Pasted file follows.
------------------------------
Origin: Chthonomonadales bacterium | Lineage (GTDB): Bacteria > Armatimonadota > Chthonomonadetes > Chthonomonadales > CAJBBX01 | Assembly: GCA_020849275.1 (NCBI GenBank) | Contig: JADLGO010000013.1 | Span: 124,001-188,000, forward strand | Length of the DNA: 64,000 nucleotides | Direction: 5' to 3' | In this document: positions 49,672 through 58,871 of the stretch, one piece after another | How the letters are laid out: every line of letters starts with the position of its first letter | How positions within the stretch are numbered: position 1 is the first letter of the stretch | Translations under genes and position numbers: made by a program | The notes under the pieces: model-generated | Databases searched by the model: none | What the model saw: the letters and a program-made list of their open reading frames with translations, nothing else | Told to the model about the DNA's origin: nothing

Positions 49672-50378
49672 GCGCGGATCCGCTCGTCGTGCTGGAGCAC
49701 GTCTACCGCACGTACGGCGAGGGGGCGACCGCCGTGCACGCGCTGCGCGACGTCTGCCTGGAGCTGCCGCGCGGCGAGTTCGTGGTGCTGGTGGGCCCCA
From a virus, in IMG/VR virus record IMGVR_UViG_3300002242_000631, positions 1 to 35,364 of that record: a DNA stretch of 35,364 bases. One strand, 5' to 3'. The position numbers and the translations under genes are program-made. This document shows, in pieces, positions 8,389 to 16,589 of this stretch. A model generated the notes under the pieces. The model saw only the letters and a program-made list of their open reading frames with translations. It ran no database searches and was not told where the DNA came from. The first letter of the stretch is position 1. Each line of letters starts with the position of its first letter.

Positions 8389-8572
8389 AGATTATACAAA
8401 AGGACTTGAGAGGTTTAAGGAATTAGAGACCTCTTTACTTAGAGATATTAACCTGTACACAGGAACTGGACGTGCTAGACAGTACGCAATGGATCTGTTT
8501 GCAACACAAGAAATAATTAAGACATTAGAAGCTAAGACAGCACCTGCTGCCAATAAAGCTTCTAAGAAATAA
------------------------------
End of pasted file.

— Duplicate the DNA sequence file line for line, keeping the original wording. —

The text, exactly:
Origin: Chthonomonadales bacterium | Lineage (GTDB): Bacteria > Armatimonadota > Chthonomonadetes > Chthonomonadales > CAJBBX01 | Assembly: GCA_020849275.1 (NCBI GenBank) | Contig: JADLGO010000013.1 | Span: 124,001-188,000, forward strand | Length of the DNA: 64,000 nucleotides | Direction: 5' to 3' | In this document: positions 49,672 through 58,871 of the stretch, one piece after another | How the letters are laid out: every line of letters starts with the position of its first letter | How positions within the stretch are numbered: position 1 is the first letter of the stretch | Translations under genes and position numbers: made by a program | The notes under the pieces: model-generated | Databases searched by the model: none | What the model saw: the letters and a program-made list of their open reading frames with translations, nothing else | Told to the model about the DNA's origin: nothing

Positions 49672-50378
49672 GCGCGGATCCGCTCGTCGTGCTGGAGCAC
49701 GTCTACCGCACGTACGGCGAGGGGGCGACCGCCGTGCACGCGCTGCGCGACGTCTGCCTGGAGCTGCCGCGCGGCGAGTTCGTGGTGCTGGTGGGCCCCA
From a virus, in IMG/VR virus record IMGVR_UViG_3300002242_000631, positions 1 to 35,364 of that record: a DNA stretch of 35,364 bases. One strand, 5' to 3'. The position numbers and the translations under genes are program-made. This document shows, in pieces, positions 8,389 to 16,589 of this stretch. A model generated the notes under the pieces. The model saw only the letters and a program-made list of their open reading frames with translations. It ran no database searches and was not told where the DNA came from. The first letter of the stretch is position 1. Each line of letters starts with the position of its first letter.

Positions 8389-8572
8389 AGATTATACAAA
8401 AGGACTTGAGAGGTTTAAGGAATTAGAGACCTCTTTACTTAGAGATATTAACCTGTACACAGGAACTGGACGTGCTAGACAGTACGCAATGGATCTGTTT
8501 GCAACACAAGAAATAATTAAGACATTAGAAGCTAAGACAGCACCTGCTGCCAATAAAGCTTCTAAGAAATAA